Time to modernise our attitude towards driving?
As a Clinical Psychologist with a disability, who is involved in course selection for the Doctorate in Clinical Psychology, I write to express my disgust that most of the clearing house entries specify that prospective clinical psychologists must drive a car to be accepted onto the Doctorate.
I believe this is ridiculous, of dubious legality and a massive obstacle to diversity in my profession. It is very hard to justify in practical terms. Other career routes which require more travel (e.g. Social Work) do not use ability to drive a car as part of their selection due to diversity implications. This year’s trainee cohort have spent the bulk of their time working online, and some form of ‘blended’ learning is very likely for future cohorts, so the need for travel has greatly reduced. In any case, how someone travels should not be part of selection for a role as a Psychologist as it is not a key skill of our profession.
Some courses state there will be exceptions for candidates who can prove they don’t drive due to a diagnosed disability, but I don’t feel this is satisfactory. Diagnosis is a privilege that a lot of disabled people don’t have. It also forces someone to disclose a disability during a competitive selection process that may have no relevance whatsoever to the skills of a Psychologist and can expose the candidate to unconscious bias. Moreover, disability is not the only valid reason to not be a driver. There are also environmental and economic reasons someone may choose not to drive, and these are valid too. Surely we need all sorts of people in our profession, rather than the narrow identikit workforce we are often accused of having?
A candidate who doesn’t drive due to disability should not have to declare this at the selection stage. It is invasive and fraught with potential for discrimination. Once on the course, if there are issues with placement location, individuals can apply to Access to Work who will fund transport arrangements. My experience of this has been very straightforward.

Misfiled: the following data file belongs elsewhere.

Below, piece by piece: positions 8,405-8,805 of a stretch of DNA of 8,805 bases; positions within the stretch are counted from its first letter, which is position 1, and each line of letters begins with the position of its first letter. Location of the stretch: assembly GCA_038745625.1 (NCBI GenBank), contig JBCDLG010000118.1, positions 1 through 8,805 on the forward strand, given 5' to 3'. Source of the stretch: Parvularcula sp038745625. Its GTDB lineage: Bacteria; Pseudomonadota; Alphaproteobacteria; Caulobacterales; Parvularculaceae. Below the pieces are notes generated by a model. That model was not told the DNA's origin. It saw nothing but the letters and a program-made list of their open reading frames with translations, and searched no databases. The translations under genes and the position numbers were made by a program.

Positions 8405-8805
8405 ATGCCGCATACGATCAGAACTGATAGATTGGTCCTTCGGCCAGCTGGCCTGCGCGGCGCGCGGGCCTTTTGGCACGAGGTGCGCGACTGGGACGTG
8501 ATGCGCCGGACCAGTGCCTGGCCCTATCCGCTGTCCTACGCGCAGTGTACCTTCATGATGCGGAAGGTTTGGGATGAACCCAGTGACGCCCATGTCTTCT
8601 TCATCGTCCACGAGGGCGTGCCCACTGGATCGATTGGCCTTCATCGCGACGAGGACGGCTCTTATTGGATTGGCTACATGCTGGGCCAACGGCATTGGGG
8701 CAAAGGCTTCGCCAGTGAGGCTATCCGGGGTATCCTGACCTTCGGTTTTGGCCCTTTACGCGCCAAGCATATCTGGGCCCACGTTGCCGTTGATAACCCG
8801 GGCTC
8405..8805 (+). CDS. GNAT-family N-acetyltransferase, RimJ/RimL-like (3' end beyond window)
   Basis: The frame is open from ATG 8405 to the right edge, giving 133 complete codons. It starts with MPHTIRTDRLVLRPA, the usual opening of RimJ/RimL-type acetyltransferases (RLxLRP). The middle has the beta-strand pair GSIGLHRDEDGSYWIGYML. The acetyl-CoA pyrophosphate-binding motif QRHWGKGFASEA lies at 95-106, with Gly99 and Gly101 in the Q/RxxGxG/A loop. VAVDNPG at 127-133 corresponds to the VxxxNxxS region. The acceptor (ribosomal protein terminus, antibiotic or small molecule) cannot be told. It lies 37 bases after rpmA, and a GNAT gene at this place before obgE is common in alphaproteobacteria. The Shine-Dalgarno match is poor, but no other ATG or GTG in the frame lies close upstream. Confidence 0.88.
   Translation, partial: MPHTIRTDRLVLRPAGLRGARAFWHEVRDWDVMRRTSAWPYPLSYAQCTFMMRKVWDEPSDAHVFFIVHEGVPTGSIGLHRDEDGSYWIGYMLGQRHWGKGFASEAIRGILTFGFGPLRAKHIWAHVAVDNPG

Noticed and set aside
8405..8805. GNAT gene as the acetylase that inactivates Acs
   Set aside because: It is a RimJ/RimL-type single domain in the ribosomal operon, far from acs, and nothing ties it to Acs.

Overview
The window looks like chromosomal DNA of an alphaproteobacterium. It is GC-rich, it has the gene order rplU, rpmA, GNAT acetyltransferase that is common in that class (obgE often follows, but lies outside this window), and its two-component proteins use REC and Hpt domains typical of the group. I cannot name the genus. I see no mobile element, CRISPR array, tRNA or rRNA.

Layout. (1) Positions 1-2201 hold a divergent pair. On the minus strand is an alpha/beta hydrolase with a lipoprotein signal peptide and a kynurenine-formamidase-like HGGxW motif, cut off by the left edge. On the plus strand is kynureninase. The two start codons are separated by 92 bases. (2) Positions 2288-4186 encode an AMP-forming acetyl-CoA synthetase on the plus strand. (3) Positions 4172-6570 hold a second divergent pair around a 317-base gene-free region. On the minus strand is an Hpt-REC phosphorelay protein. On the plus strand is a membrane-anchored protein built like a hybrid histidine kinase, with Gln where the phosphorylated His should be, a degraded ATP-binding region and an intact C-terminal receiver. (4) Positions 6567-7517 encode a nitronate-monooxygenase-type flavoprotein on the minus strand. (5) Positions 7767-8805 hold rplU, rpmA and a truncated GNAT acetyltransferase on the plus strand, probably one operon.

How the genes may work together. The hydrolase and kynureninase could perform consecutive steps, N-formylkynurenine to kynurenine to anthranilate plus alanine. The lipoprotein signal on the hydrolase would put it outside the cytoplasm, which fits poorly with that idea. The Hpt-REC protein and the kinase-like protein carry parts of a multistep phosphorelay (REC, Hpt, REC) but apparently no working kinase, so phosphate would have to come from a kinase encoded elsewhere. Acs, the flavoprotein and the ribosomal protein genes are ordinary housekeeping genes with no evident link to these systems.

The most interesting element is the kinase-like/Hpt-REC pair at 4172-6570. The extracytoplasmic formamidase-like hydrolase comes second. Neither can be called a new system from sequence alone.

There are obviously courses which will be easier for non-drivers than others due to location constraints. Courses need to be much more transparent and describe where placements are likely to be – it’s very hard to find out in advance which geographical areas are covered, even when accepted onto the course (due to an assumption everyone drives). People who choose not to drive could decide for themselves whether they can travel in a timely fashion across that area. This strategy, I feel, would be in line with the Mental Capacity Act (2005), which protects people’s right to make their own decisions (even if others may regard that decision as unwise). If someone wants to do a remote rural course whilst choosing not to drive, but they are prepared to fund a stay overnight or get up at early and cycle, that is surely their choice, and they should not be pre-emptively excluded.
To get a place on clinical training you have to be bright, resilient and a good problem solver. Realistically, no one is going to get that far if they can’t sort out their own travel arrangements when needed. What happens at present is the worst of all possibilities. Non-drivers (even those with a disability) wishing to train to be Clinical Psychologists often find themselves excluded.
Because of the prejudice and barriers around this issue, someone may well be the only non-driver in their cohort, on a course that doesn’t know how to deal with this and struggles to accommodate it. My own experience as a disabled Trainee was that there was a complete lack of clarity from courses about where the placements were likely to be, which compromised my ability to pick the right course for me. On the course I was pathologised and given excessively long commutes which affected my ability to qualify on time. We really need to modernise our attitude to this. The BPS, DCP and ACP-UK should take a firm line on this issue and have driving removed as a ‘requirement’ from all courses. It’s not a required skill of a Psychologist and its antithetical to diversity in our profession to insist that it is.
Dr Ilona Singer
Clinical Psychologist (writing in a personal capacity)
Editor’s note: We have sought comments from interested and informed parties, and hope to return to this topic. Send your comments on [email protected]
Illustration: Tim Sanders
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